From the January 1935 issue of Motorcyclist magazine
The first Indians came to town. The brethren gathered, looked and rode. Then came the verdict, “This year, more than ever before, Indian is going to town.” Along with the rest we tried them out. As usual there was that first interest in balance, dig-out, and lack of vibration. Yes, we even uncorked a little of the higher speeds. And, it was at about that point that we went into fourth speed, an optional feature of some of the new models. It was our first experience with a fourth speed forward on a motorcycle. It’s hard to describe the first thrill of that old rush of air and road-all without that feeling the motor is turning over to the point of laboring. It was like speeding up a motion picture; things coming at you, all the sensation of getting somewhere but minus the worry of too many revs. Yes, the new Indians have the appearance of slipping along and handling well. They ride the same way. But let’s get back to the catalog.
To read through the list of features for 1935, with many options in connection with some, is more like scanning a story of motorcycling as we might expect it to be a couple of years from now than as it is actually to be in 1935.
From the set of the handlebars, the sweeping lines of the fenders and the flowing lines of the tanks right down to the chain guard and muffler the attention streamlining has been paid is evident. It has received careful attention on all models.
New colors and new tank designs are another contribution to appearance. There are three-color and two-color combinations. Briefly, the former offers black frame and forks with all of the following: Light blue and yellow, dark blue and silver, dark blue and cream, and Chinese red and silver. In the two-color combinations the frame and forks are of the predominating color, the combinations being as follows:
Blue-dark blue and light blue, green-dark green and light green, red- Indian red and Chinese red, brown-dark brown and cream brown. In both the three-color and two-color combinations the darker color predominates while the lighter is used as trim. One-color standard jobs are still available as follows: Indian red, black, dark blue, silver (black frame and fork), and Chinese red (black frame and fork).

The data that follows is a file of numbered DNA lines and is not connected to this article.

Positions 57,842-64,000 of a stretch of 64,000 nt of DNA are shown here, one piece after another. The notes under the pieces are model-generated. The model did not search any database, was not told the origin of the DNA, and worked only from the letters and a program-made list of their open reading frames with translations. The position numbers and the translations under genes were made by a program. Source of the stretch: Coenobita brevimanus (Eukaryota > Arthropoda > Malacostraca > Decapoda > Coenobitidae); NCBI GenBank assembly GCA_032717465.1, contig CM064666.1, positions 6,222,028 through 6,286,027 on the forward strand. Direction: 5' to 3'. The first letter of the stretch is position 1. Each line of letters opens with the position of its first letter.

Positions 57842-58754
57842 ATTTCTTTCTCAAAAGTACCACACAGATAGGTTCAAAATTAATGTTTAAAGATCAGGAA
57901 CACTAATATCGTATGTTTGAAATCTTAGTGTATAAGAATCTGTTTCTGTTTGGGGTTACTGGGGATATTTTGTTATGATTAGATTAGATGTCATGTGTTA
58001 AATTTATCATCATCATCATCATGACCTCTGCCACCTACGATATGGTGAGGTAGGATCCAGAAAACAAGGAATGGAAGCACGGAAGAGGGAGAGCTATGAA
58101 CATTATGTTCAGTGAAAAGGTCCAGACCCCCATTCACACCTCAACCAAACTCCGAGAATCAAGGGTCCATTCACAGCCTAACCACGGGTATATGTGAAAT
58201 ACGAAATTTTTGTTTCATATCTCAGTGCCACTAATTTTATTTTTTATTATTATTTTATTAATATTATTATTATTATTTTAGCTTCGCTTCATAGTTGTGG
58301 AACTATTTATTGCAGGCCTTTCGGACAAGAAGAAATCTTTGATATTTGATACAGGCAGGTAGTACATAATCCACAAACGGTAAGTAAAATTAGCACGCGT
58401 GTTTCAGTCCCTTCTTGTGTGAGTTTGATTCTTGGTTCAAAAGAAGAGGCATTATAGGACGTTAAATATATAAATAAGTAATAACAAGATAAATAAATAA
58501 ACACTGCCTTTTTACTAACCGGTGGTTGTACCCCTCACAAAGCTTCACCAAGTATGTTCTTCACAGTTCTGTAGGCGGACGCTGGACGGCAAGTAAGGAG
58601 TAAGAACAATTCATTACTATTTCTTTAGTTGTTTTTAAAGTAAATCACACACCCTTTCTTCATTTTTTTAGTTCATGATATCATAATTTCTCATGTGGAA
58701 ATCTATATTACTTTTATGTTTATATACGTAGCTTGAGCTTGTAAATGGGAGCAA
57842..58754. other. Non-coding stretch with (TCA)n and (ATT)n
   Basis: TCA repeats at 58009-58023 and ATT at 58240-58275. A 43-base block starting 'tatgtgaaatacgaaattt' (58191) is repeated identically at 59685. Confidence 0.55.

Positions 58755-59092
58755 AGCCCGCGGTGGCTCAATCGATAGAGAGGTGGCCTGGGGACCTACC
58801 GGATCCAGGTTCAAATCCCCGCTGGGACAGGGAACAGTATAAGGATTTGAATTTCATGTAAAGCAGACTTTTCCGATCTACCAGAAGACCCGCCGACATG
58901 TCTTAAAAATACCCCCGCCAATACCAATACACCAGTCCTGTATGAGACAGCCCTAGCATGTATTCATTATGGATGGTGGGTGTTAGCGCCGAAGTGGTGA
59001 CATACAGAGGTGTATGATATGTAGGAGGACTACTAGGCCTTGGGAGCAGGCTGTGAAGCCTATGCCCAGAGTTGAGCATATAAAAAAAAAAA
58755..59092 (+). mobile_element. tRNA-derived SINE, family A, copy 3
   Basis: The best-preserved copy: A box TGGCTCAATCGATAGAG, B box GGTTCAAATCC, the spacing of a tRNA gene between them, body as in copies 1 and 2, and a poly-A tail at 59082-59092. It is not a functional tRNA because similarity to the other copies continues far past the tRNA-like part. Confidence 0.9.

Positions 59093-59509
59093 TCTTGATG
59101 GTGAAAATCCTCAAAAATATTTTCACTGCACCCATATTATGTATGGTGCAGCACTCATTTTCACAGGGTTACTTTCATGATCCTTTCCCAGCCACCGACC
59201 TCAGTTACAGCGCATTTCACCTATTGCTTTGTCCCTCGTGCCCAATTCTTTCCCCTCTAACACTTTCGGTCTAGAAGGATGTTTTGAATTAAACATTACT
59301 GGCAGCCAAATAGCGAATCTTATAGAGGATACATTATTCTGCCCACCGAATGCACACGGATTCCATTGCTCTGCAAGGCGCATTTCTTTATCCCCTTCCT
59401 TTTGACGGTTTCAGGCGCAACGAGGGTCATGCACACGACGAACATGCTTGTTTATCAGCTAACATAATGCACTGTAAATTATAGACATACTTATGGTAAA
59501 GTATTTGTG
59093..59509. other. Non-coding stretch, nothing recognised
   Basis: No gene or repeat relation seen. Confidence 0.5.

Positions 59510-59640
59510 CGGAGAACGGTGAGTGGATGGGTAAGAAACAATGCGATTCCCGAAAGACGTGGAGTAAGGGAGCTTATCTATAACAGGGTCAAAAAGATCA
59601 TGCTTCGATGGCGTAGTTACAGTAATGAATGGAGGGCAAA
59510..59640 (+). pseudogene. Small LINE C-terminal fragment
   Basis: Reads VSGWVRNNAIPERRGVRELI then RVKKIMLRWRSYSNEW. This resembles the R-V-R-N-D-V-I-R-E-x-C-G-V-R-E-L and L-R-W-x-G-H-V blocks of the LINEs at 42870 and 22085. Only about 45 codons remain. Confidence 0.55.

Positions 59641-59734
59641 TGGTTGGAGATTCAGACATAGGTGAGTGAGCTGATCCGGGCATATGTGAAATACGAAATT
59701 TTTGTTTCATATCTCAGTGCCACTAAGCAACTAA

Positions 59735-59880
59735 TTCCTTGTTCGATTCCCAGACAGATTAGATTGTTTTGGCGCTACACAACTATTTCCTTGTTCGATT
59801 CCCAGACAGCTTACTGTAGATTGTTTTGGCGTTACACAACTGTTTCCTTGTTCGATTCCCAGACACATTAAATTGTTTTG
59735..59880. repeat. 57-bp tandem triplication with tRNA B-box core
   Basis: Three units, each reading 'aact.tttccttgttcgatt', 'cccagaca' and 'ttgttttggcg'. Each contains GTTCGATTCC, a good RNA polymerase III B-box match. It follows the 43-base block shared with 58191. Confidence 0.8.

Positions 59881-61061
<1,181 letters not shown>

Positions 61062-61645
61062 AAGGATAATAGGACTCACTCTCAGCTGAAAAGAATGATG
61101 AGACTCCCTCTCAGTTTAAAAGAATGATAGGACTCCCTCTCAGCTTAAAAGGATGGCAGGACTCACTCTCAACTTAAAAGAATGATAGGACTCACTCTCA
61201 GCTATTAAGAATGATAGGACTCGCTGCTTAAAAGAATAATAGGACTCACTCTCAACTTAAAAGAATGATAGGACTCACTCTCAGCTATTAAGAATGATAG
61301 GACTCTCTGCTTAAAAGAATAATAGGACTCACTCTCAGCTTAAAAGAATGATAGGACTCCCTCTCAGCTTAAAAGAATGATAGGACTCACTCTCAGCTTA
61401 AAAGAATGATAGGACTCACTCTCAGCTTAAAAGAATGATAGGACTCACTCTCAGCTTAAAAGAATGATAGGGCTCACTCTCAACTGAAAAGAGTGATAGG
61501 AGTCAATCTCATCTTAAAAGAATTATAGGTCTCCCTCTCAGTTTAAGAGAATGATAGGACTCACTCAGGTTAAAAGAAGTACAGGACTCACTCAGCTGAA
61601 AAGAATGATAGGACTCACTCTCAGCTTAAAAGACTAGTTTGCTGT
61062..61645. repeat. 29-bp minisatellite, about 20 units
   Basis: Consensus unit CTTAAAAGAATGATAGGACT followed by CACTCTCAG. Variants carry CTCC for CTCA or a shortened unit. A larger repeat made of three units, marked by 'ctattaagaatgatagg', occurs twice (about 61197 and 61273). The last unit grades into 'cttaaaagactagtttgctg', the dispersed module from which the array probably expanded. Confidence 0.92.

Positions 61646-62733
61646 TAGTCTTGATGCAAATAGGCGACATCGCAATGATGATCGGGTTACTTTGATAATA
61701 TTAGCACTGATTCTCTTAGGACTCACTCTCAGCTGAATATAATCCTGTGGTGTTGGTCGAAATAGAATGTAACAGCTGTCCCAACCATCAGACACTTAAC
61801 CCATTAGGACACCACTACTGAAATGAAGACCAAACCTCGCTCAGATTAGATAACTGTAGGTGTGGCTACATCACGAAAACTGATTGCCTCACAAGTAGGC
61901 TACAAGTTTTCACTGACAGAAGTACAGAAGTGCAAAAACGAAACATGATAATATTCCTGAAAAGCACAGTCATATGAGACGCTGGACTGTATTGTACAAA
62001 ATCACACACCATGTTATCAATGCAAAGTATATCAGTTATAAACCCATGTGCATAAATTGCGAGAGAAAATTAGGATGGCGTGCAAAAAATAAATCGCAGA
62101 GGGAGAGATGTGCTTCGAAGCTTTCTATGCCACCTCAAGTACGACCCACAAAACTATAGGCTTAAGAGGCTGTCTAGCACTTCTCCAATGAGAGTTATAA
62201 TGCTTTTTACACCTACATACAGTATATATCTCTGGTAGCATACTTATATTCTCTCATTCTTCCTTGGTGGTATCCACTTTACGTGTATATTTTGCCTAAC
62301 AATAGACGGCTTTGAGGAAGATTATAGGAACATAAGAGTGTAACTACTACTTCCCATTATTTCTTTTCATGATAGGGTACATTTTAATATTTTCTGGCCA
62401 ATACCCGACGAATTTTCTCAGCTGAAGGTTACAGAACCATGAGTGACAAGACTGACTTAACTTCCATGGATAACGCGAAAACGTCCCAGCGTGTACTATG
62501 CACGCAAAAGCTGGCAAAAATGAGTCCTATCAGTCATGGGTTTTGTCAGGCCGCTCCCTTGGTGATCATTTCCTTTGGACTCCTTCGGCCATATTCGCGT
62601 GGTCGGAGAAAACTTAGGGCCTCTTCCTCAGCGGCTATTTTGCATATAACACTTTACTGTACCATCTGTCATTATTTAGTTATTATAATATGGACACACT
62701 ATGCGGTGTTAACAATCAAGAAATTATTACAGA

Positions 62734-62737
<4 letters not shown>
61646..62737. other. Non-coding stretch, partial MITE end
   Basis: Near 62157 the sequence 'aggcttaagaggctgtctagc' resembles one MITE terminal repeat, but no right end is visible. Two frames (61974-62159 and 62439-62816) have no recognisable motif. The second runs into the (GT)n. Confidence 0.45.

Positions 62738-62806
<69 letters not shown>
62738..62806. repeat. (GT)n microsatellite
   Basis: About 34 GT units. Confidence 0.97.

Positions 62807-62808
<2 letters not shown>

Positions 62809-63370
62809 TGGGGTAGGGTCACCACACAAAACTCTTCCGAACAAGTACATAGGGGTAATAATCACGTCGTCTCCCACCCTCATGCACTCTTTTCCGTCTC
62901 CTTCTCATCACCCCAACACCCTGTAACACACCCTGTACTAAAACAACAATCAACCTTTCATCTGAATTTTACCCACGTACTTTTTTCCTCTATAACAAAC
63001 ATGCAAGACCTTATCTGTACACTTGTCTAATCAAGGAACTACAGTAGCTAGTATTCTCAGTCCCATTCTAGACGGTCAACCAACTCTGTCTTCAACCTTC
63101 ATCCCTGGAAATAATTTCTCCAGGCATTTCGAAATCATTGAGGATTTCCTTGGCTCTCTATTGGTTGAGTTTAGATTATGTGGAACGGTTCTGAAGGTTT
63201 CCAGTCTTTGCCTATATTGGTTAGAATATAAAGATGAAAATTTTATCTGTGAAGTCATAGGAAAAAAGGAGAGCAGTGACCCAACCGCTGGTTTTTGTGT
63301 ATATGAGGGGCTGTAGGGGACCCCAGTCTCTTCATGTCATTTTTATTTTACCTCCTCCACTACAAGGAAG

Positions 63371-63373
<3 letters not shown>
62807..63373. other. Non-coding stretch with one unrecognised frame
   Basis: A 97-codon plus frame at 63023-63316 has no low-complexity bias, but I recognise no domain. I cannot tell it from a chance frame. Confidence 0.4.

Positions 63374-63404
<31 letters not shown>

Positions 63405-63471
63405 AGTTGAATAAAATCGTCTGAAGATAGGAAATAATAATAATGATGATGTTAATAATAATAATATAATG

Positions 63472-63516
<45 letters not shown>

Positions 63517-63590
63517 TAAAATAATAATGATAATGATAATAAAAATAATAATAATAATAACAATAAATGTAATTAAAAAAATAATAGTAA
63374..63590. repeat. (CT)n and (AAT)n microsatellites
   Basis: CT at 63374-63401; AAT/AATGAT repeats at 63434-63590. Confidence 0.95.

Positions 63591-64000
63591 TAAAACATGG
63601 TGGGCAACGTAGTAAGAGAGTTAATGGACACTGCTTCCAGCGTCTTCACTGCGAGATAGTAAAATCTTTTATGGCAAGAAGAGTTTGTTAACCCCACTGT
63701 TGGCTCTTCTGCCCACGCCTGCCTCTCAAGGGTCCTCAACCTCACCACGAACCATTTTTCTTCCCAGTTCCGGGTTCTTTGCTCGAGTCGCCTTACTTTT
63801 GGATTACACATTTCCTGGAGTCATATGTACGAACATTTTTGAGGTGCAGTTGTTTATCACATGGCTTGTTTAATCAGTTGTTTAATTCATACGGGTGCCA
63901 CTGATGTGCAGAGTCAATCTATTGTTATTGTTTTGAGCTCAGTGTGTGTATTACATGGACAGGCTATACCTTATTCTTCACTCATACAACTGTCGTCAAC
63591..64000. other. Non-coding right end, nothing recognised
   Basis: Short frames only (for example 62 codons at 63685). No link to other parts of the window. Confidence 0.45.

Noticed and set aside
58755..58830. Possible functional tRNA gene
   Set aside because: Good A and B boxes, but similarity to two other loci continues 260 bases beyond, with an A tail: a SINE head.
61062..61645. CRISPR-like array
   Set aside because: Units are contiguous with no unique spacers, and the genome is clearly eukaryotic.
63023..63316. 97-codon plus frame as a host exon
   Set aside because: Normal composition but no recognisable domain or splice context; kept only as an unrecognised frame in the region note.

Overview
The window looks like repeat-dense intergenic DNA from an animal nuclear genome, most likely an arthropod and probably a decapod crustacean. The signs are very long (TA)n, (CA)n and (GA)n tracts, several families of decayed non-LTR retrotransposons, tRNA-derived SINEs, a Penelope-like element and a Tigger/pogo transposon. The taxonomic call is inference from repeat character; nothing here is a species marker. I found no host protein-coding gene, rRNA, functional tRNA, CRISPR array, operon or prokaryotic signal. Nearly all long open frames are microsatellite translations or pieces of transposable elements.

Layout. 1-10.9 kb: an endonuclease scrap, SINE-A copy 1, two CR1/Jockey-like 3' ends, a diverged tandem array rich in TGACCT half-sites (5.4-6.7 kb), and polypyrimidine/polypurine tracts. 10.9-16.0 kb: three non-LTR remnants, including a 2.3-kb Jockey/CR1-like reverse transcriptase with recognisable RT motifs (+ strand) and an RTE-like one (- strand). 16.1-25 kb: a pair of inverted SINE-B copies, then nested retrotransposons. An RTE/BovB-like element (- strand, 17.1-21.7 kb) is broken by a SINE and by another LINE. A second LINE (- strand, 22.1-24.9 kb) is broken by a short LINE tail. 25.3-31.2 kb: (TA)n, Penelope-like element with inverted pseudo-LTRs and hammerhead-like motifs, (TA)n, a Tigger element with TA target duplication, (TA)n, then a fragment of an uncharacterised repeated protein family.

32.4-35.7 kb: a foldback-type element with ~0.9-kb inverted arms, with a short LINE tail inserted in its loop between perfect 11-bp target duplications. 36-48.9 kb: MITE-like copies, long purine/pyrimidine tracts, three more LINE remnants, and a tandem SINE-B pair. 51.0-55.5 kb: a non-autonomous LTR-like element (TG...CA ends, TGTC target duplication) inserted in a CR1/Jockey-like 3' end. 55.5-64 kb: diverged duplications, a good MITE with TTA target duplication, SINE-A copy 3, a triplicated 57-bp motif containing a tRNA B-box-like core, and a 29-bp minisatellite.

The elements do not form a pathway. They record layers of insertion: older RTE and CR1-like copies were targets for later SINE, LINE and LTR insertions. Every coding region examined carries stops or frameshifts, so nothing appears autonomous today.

In 1935 all cylinders and heads are to be nickel finished, an item which should be considered in connection with appearance.
The Indian “B” motors are to be standard in all stock models, it being felt that these large motors bring the power and general performance desired by American motorcyclists. A new “Y” motor, built with heavy duty cylinders and special high compression aluminum cylinder heads of aircraft design, is available in the 74 Chief, the 45 Scout and the Sport Scout (only), for those riders who want even more power and speed.
One of the outstanding new offers for ‘35 from the Indian factory is optional tranmission. This means that it is possible to have a 4-speed transmission (four speeds forward) on the 45 Scout and the 74 Chief. Anyone desiring the higher gearing, the means to added miles per hour without increasing the turnover of the motor, can now sate his fancy and at a cost within the means of nearly any cycler.
As a part of the optional transmission offer a three-speed forward and reverse is available for the 45 Scout and the Chief. There is nothing more desirable than a reverse gear on a three-wheel job. It will save its cost in pushing-in nearly any tongue.
Cam ground “T-Slot” pistons are retained in the ‘35 models, their performance thus far having been satisfactory. When the aluminum of the pistons expands faster than the cast iron of the cylinders, due to the not round shape and to the T-Slot, there is a very close fit without danger of “sticking.” Pistons of this design keep in perfect alignment because slap is reduced. In the net a smoother and more perfect running motor is secured.